.45 ACP

The .45 ACP (11.43x23mm) is a firearms cartridge used in pistols and submachine guns. Designed by John Moses Browning, this ammunition became widely known through the globally use of the Colt M1911 pistol and the Thompson and the M3 submachine guns. Used in WWI, WWII, Korean War, Vietnam, and many other armed conflicts, the .45 ACP is one of the most massively manufactured cartridge in modern military history. The acronym “ACP” stands for “Automatic Colt Pistol, since it was developed to be fired from this handgun at the beginning of the 20th century. The reason for developing this round was that the .38 Long Colt ammunition, formerly used by the US Army, was not powerful enough to stop a charging soldier, as it had been demonstrated in the Philippine-American War (1899-1902).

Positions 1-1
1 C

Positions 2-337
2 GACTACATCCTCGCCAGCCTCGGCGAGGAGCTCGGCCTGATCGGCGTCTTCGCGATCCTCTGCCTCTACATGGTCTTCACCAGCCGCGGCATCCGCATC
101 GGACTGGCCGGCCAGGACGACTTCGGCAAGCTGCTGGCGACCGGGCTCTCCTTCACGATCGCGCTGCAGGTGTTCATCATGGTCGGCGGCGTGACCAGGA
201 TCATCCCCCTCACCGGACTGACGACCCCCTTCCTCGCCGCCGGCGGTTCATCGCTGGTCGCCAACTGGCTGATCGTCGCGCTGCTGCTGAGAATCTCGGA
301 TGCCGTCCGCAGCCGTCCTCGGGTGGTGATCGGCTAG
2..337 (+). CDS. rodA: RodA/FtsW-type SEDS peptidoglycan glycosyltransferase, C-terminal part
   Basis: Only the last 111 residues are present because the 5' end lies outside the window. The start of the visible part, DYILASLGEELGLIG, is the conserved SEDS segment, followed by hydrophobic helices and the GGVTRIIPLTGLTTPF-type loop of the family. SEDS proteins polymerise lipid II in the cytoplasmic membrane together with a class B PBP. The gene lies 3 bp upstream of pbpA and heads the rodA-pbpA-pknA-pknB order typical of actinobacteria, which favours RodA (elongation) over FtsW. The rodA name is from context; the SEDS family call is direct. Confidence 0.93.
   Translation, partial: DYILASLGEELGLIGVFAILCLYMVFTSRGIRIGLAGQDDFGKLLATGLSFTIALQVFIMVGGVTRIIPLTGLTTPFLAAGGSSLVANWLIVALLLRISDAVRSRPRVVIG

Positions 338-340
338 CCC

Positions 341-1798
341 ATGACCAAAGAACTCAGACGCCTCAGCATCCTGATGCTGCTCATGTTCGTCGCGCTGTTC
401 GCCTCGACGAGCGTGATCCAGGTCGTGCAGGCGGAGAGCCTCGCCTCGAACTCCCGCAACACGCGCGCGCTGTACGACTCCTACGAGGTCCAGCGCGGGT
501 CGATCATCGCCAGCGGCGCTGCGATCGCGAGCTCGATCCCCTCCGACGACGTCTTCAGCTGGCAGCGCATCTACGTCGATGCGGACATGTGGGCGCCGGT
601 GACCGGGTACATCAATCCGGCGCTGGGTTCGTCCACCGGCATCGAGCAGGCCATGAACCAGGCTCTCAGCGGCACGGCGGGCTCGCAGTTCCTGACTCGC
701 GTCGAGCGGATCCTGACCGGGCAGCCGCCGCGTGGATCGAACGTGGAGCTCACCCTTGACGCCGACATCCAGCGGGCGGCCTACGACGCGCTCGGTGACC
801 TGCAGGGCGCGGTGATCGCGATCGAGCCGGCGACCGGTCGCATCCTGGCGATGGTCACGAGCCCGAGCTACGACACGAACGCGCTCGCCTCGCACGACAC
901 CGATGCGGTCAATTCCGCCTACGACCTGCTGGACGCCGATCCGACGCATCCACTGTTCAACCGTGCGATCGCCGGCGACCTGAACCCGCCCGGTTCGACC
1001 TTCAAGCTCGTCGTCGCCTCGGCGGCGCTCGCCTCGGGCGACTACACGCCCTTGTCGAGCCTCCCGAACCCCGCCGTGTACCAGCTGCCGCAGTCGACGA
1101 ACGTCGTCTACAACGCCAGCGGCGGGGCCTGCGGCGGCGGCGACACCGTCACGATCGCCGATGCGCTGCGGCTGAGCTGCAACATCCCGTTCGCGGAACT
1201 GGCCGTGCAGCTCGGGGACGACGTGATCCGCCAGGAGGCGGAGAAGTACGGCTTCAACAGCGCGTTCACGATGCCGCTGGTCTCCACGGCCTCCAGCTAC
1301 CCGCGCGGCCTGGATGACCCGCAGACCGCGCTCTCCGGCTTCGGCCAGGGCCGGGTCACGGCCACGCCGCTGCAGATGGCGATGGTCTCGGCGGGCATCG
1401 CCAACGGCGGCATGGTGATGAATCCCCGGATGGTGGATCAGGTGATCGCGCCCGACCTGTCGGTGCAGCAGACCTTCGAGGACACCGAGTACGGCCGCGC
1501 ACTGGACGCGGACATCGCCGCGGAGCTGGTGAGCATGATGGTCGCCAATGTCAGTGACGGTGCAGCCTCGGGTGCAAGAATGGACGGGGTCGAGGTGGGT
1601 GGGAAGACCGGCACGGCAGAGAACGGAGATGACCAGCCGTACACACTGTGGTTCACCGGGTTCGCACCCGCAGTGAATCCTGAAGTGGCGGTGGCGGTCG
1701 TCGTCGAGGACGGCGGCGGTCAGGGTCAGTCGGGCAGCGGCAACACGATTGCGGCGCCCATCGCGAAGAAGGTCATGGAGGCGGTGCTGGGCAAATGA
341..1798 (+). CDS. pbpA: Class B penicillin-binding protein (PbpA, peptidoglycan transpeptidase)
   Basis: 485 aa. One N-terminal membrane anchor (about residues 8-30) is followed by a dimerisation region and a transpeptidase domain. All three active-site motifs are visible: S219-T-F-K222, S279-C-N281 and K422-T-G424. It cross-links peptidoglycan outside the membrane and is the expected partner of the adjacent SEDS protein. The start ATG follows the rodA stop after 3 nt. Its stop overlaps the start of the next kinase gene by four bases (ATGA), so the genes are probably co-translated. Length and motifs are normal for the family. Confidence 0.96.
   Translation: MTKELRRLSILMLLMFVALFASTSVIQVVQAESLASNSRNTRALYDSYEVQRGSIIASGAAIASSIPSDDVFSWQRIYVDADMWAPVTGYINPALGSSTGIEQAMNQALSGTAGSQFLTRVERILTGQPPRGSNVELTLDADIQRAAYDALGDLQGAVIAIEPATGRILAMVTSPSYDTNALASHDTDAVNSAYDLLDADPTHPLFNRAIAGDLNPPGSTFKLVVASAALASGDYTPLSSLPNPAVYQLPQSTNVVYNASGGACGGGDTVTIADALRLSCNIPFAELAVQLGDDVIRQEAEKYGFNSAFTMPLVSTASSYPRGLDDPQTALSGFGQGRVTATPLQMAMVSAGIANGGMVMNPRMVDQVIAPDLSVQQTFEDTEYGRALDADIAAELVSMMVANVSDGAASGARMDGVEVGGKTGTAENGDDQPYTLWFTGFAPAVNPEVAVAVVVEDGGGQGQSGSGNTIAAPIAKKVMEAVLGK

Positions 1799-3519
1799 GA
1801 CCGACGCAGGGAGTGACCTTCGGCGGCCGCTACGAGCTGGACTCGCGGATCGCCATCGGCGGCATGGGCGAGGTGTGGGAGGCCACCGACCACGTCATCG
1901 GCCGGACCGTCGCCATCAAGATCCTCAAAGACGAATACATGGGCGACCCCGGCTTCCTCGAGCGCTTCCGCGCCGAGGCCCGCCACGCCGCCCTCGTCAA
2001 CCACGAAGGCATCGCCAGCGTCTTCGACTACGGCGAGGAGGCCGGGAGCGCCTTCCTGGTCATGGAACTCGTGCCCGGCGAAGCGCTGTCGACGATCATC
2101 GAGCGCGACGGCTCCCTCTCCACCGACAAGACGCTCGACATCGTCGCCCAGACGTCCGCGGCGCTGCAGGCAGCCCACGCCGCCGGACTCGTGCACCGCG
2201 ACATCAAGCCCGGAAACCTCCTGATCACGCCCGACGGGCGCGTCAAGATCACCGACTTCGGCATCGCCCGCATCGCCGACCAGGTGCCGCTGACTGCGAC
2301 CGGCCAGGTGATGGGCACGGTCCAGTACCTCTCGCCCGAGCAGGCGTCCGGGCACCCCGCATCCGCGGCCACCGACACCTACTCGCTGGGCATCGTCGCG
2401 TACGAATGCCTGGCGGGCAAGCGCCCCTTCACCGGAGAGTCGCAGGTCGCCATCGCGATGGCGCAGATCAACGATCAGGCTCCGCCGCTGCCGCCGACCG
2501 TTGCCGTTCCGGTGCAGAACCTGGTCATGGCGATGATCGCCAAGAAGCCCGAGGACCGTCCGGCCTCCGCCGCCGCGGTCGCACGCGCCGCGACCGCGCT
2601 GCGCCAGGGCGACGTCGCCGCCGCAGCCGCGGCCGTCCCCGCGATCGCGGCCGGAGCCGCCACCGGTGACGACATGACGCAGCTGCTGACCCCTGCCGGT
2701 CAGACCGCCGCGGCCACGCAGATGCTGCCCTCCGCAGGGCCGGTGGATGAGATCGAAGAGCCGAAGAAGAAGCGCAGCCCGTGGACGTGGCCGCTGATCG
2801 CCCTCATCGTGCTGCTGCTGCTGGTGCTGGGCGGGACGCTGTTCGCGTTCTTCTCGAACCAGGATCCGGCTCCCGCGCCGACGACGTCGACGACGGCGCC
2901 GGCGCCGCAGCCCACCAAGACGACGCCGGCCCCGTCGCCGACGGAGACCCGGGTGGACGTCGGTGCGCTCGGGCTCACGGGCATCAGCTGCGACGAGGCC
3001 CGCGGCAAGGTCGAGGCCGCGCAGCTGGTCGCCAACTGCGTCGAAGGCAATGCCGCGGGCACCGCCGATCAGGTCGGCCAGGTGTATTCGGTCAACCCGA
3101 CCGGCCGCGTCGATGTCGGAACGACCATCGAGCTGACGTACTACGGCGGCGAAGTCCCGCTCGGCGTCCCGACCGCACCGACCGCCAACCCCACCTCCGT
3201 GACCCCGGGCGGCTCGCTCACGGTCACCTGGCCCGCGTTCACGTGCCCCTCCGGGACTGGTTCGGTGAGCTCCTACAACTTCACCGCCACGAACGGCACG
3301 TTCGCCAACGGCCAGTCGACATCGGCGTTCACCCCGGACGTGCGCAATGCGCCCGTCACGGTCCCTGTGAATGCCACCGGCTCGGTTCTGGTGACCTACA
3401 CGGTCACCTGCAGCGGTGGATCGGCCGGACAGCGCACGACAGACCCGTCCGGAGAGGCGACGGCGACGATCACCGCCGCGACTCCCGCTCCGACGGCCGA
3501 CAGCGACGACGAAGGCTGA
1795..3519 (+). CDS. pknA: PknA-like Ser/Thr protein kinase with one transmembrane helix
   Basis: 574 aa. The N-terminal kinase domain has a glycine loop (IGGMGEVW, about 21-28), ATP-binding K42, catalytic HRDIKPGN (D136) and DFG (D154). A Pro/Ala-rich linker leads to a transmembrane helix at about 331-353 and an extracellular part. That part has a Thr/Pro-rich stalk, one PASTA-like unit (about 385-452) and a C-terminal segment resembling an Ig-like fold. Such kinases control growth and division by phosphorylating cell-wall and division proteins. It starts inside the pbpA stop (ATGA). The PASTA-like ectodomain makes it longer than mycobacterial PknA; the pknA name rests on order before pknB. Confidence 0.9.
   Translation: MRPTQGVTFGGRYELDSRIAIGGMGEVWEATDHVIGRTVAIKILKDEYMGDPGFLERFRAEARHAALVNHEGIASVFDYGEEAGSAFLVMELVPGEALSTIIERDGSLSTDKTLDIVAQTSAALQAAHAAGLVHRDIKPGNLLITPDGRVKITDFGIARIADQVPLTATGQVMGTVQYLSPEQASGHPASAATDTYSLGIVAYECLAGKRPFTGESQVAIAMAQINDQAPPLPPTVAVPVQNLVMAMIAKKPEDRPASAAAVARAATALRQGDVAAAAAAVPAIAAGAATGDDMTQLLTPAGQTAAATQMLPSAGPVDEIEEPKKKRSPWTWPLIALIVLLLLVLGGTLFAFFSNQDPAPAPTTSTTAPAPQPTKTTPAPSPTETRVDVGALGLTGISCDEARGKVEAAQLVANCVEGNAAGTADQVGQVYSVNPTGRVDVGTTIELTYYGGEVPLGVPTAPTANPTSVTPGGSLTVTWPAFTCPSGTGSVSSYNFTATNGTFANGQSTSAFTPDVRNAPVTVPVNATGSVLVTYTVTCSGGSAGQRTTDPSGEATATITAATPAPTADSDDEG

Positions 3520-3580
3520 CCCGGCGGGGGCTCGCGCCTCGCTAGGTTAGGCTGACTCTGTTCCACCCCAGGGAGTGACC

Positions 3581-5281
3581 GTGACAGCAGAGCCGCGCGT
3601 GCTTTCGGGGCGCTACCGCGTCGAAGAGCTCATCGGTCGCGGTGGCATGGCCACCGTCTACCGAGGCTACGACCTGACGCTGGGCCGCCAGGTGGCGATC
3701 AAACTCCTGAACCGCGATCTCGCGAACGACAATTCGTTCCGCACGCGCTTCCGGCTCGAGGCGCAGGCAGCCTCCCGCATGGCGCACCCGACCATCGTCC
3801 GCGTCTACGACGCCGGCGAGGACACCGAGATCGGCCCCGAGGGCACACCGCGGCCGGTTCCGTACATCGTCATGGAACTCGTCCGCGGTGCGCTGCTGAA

Composed of a projectile, a rimless brass casing, and a primer, the .45 ACP is available with either full metal jacket or hollow-point projectiles, which measures 11.43 mm in diameter. The case is 23 mm long, with a diameter of 12.1 mm. Although it has a strong stopping power, effectively use in the Great War against a charging infantryman, this ammunition is ineffective against body armor due to its low-velocity.

Full metal jacket version


Hollow-point rounds


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Thor is Carlos Benito Camacho, the manager and writer of this blog.